Move introduces an amazing new concept; transaction scripts. These allow transaction-senders to write ephemeral, single-use modules, rather than just calling entry functions on modules. This allows developers to move much of their logic out of on-chain modules and into custom-built transactions, if they wish.

Aptos fully supports these, while Sui does not yet support them. Sui technically allows you to do transaction-scripts by deploying custom modules and then calling them, however this is a two-step process, and is more expensive because you’re wasting storage space storing a module that will only be called once. I think Sui should keep transaction scripts.

Sui does support ‘transaction bundles’, which are lists of simple transactions sequenced together as an atomic unit. I believe they all must be entry functions, meaning the output of an earlier transaction cannot be used as input in a later one.

Off-Chain Data Exploration

Aptos has an indexer inside of its aptos-core repo, and Topaz is working on its own custom indexer specifically for NFT markets.

Sui does not yet have an indexer, although one is in the works.

In Aptos and Sui, move-modules can emit events, which are droppable, copyable structs. These events are not used on-chain, and are used solely as an index for querying RPC nodes.

Misc. Differences:

Aptos: uses 32-byte addresses (the default Diem address size), which are encoded as 64-digit hexadecimals, looking like this:
0x375153e0983320667c8ccd98fd0b7057b35bc8a82670d10a6b44506f189bd4f1

Sui: went with 20-byte addresses instead, which are encoded as 40-digit hexadecimals, looking like this:
0x3c17c86120d41b854f2603d001eba3705eb16368

Thoughts for Improvements to Aptos

Gas schedule: currently, the gas schedule does not give you any reward for parallelism, which is a very important part of Aptos (block STM). A better gas-cost system would reward developers for using data-structures on which transactions can be run in parallel, and avoiding data-structures that force transactions to be done sequentially (example: if you create a table that has a ‘length’ property which needs to be updated on every insertion and deletion).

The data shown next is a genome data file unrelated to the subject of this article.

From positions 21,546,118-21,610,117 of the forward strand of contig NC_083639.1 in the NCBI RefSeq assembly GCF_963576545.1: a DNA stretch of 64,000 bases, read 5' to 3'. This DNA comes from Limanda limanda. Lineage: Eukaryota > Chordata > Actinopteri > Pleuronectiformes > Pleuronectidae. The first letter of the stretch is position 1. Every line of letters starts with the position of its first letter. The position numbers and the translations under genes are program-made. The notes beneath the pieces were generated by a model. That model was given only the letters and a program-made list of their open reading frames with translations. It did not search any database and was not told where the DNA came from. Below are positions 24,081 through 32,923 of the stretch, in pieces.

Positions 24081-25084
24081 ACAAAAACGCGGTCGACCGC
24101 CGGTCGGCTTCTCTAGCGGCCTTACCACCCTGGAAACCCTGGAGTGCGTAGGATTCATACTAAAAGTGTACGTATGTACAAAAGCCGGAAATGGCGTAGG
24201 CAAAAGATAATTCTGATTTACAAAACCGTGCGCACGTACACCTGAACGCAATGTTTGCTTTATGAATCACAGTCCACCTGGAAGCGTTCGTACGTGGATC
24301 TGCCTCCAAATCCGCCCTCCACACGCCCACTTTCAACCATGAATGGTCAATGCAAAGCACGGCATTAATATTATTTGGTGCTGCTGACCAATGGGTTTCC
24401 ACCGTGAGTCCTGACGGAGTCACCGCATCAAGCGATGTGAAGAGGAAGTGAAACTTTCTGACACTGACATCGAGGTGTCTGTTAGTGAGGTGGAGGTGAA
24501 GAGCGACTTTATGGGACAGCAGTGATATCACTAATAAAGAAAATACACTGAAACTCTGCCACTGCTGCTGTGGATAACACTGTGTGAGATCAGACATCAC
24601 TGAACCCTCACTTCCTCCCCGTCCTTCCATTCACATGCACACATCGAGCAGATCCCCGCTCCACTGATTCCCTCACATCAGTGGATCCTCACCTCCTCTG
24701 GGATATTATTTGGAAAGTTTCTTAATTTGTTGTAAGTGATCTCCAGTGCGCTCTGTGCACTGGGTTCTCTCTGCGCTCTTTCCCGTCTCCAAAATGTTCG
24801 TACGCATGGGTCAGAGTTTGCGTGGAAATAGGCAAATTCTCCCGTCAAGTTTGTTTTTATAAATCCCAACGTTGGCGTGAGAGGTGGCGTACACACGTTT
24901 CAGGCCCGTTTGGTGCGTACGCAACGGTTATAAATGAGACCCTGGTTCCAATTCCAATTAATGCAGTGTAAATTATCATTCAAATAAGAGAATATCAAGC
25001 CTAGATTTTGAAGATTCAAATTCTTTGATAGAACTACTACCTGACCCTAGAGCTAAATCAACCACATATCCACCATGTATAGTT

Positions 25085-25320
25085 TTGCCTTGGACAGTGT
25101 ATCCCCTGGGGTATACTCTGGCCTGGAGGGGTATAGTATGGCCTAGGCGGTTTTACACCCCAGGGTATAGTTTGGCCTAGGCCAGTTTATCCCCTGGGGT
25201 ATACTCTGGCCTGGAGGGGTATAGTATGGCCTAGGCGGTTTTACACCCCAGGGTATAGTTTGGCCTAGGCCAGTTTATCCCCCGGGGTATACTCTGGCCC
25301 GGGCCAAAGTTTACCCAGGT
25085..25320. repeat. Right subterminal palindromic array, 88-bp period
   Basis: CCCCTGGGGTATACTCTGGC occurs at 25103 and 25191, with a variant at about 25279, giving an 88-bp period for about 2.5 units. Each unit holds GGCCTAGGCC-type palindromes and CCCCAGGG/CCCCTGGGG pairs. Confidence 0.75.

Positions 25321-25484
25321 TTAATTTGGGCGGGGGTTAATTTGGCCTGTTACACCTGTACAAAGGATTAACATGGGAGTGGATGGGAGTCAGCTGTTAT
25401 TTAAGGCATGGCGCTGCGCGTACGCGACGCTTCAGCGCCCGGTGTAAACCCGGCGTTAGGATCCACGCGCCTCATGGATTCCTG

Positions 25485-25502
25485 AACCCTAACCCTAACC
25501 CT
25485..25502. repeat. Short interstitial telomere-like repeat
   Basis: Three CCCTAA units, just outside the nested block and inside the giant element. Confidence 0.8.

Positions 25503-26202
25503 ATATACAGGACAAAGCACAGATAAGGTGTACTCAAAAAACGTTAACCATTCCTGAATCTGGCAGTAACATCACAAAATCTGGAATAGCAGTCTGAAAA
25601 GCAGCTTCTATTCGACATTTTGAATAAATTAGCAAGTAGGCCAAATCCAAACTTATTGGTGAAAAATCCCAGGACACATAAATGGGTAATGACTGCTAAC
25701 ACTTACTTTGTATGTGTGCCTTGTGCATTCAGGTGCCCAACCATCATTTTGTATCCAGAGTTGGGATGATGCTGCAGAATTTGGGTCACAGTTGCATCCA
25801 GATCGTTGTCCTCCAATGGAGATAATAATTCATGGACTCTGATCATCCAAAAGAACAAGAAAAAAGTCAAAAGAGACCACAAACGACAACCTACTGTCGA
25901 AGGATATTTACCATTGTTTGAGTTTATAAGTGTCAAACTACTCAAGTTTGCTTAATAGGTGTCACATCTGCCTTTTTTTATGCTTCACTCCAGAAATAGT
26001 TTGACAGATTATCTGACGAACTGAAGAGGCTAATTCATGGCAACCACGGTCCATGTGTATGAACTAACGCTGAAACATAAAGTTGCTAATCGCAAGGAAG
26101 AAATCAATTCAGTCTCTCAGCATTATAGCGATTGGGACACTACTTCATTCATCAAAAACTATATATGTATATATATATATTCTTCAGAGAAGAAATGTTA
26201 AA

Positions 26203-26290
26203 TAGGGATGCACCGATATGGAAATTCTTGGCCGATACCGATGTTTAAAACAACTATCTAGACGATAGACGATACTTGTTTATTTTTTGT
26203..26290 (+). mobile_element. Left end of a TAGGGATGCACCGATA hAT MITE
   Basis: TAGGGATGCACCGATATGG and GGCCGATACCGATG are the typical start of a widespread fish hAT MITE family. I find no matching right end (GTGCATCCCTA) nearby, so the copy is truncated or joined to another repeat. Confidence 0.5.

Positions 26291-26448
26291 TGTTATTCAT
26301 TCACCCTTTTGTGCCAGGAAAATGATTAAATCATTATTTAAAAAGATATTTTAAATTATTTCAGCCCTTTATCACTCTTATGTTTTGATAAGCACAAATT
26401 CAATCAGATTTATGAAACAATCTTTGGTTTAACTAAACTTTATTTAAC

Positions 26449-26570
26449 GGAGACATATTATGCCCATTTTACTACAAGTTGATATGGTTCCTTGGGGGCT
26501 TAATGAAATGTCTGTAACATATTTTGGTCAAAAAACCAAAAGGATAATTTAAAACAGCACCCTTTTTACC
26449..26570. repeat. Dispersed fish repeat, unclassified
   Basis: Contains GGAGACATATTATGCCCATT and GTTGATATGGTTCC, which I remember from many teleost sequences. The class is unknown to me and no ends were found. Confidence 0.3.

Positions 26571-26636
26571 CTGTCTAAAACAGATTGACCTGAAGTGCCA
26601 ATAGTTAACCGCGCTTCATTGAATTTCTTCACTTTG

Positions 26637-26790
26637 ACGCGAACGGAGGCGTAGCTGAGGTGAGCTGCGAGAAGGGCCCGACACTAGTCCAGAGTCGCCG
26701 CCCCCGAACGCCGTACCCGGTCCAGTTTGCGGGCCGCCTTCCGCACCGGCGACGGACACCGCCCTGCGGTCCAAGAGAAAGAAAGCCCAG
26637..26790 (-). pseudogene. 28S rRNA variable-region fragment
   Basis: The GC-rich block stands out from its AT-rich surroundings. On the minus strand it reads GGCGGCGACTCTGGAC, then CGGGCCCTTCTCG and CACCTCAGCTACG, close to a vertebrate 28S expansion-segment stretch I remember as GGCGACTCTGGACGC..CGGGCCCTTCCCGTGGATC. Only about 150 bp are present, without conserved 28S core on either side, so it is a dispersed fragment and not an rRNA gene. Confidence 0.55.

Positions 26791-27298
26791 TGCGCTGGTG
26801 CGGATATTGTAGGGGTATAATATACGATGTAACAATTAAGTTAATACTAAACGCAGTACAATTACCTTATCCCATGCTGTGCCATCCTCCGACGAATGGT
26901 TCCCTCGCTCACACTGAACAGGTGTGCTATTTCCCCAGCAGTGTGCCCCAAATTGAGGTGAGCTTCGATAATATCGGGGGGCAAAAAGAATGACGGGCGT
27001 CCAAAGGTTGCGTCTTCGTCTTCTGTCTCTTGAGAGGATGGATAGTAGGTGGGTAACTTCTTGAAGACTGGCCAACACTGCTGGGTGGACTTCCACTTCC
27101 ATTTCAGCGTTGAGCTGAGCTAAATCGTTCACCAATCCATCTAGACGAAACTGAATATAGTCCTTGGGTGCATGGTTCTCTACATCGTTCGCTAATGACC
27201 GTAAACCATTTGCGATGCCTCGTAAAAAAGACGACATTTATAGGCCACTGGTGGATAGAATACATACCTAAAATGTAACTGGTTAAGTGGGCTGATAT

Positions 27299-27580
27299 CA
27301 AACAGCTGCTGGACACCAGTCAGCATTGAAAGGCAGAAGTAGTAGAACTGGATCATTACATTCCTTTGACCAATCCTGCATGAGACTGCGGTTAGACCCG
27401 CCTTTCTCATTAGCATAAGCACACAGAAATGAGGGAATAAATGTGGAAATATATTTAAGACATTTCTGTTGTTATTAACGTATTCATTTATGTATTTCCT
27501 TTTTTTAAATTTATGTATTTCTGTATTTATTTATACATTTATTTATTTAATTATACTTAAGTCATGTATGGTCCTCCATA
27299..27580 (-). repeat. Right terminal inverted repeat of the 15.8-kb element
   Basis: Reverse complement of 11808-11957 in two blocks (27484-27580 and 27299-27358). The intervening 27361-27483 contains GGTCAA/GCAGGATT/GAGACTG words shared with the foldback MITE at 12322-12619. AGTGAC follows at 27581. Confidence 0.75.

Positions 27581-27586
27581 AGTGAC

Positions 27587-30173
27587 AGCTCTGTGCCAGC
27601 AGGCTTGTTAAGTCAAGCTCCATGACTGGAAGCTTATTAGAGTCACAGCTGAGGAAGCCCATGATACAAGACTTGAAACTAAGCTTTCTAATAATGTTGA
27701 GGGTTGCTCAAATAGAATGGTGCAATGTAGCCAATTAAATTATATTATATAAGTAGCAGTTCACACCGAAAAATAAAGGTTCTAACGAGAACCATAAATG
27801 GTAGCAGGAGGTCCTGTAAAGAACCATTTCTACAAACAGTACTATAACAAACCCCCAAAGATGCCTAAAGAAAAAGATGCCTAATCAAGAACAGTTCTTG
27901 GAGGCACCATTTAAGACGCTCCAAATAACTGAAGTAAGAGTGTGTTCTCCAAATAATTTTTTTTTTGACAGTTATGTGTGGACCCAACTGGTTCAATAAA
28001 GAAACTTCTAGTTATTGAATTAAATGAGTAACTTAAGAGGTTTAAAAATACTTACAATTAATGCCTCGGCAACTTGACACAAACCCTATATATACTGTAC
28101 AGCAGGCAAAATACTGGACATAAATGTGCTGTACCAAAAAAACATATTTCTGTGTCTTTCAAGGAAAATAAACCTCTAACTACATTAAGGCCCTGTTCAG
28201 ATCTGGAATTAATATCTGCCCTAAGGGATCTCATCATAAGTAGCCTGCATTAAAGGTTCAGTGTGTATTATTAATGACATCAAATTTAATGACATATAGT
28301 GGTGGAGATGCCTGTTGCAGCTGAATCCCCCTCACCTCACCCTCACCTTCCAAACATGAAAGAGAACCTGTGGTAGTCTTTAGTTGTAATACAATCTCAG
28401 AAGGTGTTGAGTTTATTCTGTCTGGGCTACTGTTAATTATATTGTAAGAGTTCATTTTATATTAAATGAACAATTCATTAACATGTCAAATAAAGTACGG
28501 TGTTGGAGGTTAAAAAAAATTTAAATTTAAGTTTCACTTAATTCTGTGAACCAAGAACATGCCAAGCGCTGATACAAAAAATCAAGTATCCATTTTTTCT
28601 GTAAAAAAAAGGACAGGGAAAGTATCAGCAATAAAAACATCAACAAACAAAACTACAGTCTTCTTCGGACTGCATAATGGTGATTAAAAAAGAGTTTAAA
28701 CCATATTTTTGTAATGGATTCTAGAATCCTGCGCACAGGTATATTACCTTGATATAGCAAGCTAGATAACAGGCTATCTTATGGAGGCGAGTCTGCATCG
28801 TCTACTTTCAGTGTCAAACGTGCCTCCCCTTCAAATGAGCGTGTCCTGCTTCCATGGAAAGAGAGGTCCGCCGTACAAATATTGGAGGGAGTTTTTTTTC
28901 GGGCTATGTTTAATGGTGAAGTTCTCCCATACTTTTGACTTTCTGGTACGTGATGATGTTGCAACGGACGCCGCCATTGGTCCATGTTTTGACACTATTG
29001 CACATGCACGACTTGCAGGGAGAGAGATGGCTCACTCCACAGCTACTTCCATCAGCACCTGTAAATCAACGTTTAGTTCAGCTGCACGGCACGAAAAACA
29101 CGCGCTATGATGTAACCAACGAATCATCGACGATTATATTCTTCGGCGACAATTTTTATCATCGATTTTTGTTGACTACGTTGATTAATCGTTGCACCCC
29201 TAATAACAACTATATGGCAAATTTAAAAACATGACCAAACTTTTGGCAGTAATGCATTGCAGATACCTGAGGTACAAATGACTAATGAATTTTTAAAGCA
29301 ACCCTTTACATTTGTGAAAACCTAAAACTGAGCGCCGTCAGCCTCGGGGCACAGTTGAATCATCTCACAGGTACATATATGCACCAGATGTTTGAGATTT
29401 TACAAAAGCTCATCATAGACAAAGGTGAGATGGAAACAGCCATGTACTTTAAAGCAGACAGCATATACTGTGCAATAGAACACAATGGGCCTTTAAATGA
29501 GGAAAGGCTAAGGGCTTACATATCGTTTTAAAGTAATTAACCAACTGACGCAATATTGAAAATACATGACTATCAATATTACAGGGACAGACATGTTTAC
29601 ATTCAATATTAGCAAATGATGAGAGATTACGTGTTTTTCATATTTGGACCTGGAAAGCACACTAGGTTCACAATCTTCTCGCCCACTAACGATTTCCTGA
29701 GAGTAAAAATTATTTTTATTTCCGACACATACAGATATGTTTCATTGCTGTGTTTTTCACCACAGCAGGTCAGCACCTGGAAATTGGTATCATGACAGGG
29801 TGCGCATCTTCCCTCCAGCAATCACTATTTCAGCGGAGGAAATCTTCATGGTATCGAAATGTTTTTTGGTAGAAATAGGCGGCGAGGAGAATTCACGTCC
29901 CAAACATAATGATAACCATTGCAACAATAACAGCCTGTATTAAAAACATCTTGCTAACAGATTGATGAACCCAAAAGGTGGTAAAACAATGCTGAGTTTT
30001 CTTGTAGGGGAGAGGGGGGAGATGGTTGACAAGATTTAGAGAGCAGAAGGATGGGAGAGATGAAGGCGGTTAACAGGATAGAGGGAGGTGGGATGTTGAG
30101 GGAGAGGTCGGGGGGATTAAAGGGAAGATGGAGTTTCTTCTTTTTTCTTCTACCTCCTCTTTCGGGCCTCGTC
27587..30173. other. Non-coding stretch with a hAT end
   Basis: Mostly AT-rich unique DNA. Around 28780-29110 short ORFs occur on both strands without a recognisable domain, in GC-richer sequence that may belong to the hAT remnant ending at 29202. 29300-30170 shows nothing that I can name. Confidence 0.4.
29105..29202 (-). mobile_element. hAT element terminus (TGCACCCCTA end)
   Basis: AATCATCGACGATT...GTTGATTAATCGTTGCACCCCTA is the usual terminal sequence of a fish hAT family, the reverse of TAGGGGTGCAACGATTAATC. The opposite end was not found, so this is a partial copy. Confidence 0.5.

Additionally, developers should be incentivized to de-allocate resources they are no longer using, i.e., if you delete a struct from global storage, you should receive some storage refund.

Summary Comparison:

Airdrops:

Permissionless airdrops are not possible in Aptos; the recipients must opt-in to receive resources from you prior. For Sui, mass permissionless airdrops are one of the main use-cases Sui was designed for. In my opinion, being able to drop random objects into any account’s wallet is more of a bug than a feature, so I think Aptos has the better idea here.

On-Chain Exploration of Objects / No Global Storage Operators:

Because Sui doesn’t have global storage operators, there is no ‘on chain exploration’. In our first example code, our Aptos module can check global storage to see if our Kitty resource exists already when we try to rename it, and if it doesn’t, then we’ll create the Kitty resource and store it prior to renaming it. On Sui, this sort of on-chain check is not possible.

Sui expects us to give object-ids for our function arguments, but how are we supposed to know what object-ids we can use? This introduces a lot of off-chain logic, which must be placed inside of the wallet or the dapp; in order to construct a transaction, the wallet or dapp must query a Fullnode, get a list of objects the would-be-signer owns, select an object from the would-be-signer’s account, and then present a transaction with those object-ids filled in. This is a lot of work, and I don’t like the logic being all off-chain.

I would like to say though that Sui is very ‘cute’; I like to visualize Sui storing a bunch of ‘spheres’ that represent resources, and then every function being a ‘machine’ with slots waiting for spheres to be inserted. You grab the right spheres, insert them into all the slots to active the machine, and then WHIRRRR out comes some newly processed spheres at the bottom. It’s a very intuitive system.

One advantage of Sui for validators is sharding their memory; a validator only needs to know about the objects being used in the current transaction, all of which are owned by the same person; they don’t need to worry about storing the ENTIRE state of all accounts on the blockchain that could potentially be accessed by a global-storage call. This makes Sui functions pure functions, because they do not rely upon or modify global storage.